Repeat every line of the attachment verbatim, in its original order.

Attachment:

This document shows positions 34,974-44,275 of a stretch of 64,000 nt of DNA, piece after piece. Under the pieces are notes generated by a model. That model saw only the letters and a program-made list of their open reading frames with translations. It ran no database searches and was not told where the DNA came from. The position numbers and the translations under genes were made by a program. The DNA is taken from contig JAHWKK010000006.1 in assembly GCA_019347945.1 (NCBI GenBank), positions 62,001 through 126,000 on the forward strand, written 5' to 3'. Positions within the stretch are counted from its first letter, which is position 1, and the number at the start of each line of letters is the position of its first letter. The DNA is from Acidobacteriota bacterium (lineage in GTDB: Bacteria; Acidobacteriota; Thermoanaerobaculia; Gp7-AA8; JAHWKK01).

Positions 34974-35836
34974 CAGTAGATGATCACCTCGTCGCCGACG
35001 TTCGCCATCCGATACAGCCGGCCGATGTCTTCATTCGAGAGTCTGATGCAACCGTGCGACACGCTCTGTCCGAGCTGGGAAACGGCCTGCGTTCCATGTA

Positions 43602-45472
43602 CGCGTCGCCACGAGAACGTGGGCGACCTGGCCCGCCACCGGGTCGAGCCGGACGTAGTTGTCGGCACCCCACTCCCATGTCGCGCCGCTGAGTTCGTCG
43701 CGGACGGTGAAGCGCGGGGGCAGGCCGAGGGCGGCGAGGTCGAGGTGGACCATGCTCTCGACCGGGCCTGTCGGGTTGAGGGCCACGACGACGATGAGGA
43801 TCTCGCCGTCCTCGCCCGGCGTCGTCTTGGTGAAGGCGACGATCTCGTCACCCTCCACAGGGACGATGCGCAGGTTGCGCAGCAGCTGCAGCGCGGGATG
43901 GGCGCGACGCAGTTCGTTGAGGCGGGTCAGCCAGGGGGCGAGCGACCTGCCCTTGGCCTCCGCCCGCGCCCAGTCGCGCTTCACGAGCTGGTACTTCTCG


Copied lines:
This document shows positions 34,974-44,275 of a stretch of 64,000 nt of DNA, piece after piece. Under the pieces are notes generated by a model. That model saw only the letters and a program-made list of their open reading frames with translations. It ran no database searches and was not told where the DNA came from. The position numbers and the translations under genes were made by a program. The DNA is taken from contig JAHWKK010000006.1 in assembly GCA_019347945.1 (NCBI GenBank), positions 62,001 through 126,000 on the forward strand, written 5' to 3'. Positions within the stretch are counted from its first letter, which is position 1, and the number at the start of each line of letters is the position of its first letter. The DNA is from Acidobacteriota bacterium (lineage in GTDB: Bacteria; Acidobacteriota; Thermoanaerobaculia; Gp7-AA8; JAHWKK01).

Positions 34974-35836
34974 CAGTAGATGATCACCTCGTCGCCGACG
35001 TTCGCCATCCGATACAGCCGGCCGATGTCTTCATTCGAGAGTCTGATGCAACCGTGCGACACGCTCTGTCCGAGCTGGGAAACGGCCTGCGTTCCATGTA

Positions 43602-45472
43602 CGCGTCGCCACGAGAACGTGGGCGACCTGGCCCGCCACCGGGTCGAGCCGGACGTAGTTGTCGGCACCCCACTCCCATGTCGCGCCGCTGAGTTCGTCG
43701 CGGACGGTGAAGCGCGGGGGCAGGCCGAGGGCGGCGAGGTCGAGGTGGACCATGCTCTCGACCGGGCCTGTCGGGTTGAGGGCCACGACGACGATGAGGA
43801 TCTCGCCGTCCTCGCCCGGCGTCGTCTTGGTGAAGGCGACGATCTCGTCACCCTCCACAGGGACGATGCGCAGGTTGCGCAGCAGCTGCAGCGCGGGATG
43901 GGCGCGACGCAGTTCGTTGAGGCGGGTCAGCCAGGGGGCGAGCGACCTGCCCTTGGCCTCCGCCCGCGCCCAGTCGCGCTTCACGAGCTGGTACTTCTCG